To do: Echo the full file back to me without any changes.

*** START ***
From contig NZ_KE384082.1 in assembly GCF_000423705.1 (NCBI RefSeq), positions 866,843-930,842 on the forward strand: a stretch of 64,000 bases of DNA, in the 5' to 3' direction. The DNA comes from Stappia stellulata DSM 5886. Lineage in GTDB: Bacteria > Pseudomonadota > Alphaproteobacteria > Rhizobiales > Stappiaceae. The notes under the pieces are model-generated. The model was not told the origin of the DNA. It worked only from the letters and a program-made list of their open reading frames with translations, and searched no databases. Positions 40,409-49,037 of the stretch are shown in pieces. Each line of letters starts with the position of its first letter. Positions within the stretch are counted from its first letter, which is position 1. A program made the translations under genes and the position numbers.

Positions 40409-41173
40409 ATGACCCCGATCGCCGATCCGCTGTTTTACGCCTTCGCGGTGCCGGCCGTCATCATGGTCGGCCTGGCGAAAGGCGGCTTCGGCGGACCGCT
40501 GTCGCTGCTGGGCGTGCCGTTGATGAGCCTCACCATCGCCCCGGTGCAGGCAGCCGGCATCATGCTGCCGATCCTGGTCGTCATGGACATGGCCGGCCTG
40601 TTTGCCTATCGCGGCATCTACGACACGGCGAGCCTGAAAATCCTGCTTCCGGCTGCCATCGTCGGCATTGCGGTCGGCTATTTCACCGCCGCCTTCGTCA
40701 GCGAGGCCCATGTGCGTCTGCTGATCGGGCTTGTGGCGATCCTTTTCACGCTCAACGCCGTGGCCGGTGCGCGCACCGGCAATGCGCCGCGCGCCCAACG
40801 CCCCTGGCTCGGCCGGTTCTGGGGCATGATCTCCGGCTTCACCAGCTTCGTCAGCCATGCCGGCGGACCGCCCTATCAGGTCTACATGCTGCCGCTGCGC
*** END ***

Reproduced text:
From contig NZ_KE384082.1 in assembly GCF_000423705.1 (NCBI RefSeq), positions 866,843-930,842 on the forward strand: a stretch of 64,000 bases of DNA, in the 5' to 3' direction. The DNA comes from Stappia stellulata DSM 5886. Lineage in GTDB: Bacteria > Pseudomonadota > Alphaproteobacteria > Rhizobiales > Stappiaceae. The notes under the pieces are model-generated. The model was not told the origin of the DNA. It worked only from the letters and a program-made list of their open reading frames with translations, and searched no databases. Positions 40,409-49,037 of the stretch are shown in pieces. Each line of letters starts with the position of its first letter. Positions within the stretch are counted from its first letter, which is position 1. A program made the translations under genes and the position numbers.

Positions 40409-41173
40409 ATGACCCCGATCGCCGATCCGCTGTTTTACGCCTTCGCGGTGCCGGCCGTCATCATGGTCGGCCTGGCGAAAGGCGGCTTCGGCGGACCGCT
40501 GTCGCTGCTGGGCGTGCCGTTGATGAGCCTCACCATCGCCCCGGTGCAGGCAGCCGGCATCATGCTGCCGATCCTGGTCGTCATGGACATGGCCGGCCTG
40601 TTTGCCTATCGCGGCATCTACGACACGGCGAGCCTGAAAATCCTGCTTCCGGCTGCCATCGTCGGCATTGCGGTCGGCTATTTCACCGCCGCCTTCGTCA
40701 GCGAGGCCCATGTGCGTCTGCTGATCGGGCTTGTGGCGATCCTTTTCACGCTCAACGCCGTGGCCGGTGCGCGCACCGGCAATGCGCCGCGCGCCCAACG
40801 CCCCTGGCTCGGCCGGTTCTGGGGCATGATCTCCGGCTTCACCAGCTTCGTCAGCCATGCCGGCGGACCGCCCTATCAGGTCTACATGCTGCCGCTGCGC